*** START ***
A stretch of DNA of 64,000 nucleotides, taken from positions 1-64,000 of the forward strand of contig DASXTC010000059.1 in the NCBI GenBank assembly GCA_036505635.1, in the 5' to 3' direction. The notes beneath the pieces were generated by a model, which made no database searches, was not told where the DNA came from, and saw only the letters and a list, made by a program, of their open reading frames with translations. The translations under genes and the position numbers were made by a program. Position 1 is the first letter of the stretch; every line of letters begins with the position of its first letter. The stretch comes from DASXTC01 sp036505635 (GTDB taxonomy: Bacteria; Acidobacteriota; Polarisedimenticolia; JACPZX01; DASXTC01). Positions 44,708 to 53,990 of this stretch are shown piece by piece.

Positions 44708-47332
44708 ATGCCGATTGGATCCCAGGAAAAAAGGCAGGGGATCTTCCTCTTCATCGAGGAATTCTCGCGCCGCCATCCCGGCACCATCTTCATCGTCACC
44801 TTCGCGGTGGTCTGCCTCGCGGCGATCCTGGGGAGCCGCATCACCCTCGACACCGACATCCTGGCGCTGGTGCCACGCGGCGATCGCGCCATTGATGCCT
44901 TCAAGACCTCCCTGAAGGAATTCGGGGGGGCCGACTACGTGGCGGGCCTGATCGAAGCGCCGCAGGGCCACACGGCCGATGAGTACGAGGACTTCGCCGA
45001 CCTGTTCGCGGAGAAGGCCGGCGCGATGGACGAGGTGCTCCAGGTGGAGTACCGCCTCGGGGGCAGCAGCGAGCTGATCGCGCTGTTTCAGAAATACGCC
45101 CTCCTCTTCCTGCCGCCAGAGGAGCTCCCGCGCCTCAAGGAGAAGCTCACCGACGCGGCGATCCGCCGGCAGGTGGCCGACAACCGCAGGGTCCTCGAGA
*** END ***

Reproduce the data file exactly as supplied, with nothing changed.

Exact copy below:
A stretch of DNA of 64,000 nucleotides, taken from positions 1-64,000 of the forward strand of contig DASXTC010000059.1 in the NCBI GenBank assembly GCA_036505635.1, in the 5' to 3' direction. The notes beneath the pieces were generated by a model, which made no database searches, was not told where the DNA came from, and saw only the letters and a list, made by a program, of their open reading frames with translations. The translations under genes and the position numbers were made by a program. Position 1 is the first letter of the stretch; every line of letters begins with the position of its first letter. The stretch comes from DASXTC01 sp036505635 (GTDB taxonomy: Bacteria; Acidobacteriota; Polarisedimenticolia; JACPZX01; DASXTC01). Positions 44,708 to 53,990 of this stretch are shown piece by piece.

Positions 44708-47332
44708 ATGCCGATTGGATCCCAGGAAAAAAGGCAGGGGATCTTCCTCTTCATCGAGGAATTCTCGCGCCGCCATCCCGGCACCATCTTCATCGTCACC
44801 TTCGCGGTGGTCTGCCTCGCGGCGATCCTGGGGAGCCGCATCACCCTCGACACCGACATCCTGGCGCTGGTGCCACGCGGCGATCGCGCCATTGATGCCT
44901 TCAAGACCTCCCTGAAGGAATTCGGGGGGGCCGACTACGTGGCGGGCCTGATCGAAGCGCCGCAGGGCCACACGGCCGATGAGTACGAGGACTTCGCCGA
45001 CCTGTTCGCGGAGAAGGCCGGCGCGATGGACGAGGTGCTCCAGGTGGAGTACCGCCTCGGGGGCAGCAGCGAGCTGATCGCGCTGTTTCAGAAATACGCC
45101 CTCCTCTTCCTGCCGCCAGAGGAGCTCCCGCGCCTCAAGGAGAAGCTCACCGACGCGGCGATCCGCCGGCAGGTGGCCGACAACCGCAGGGTCCTCGAGA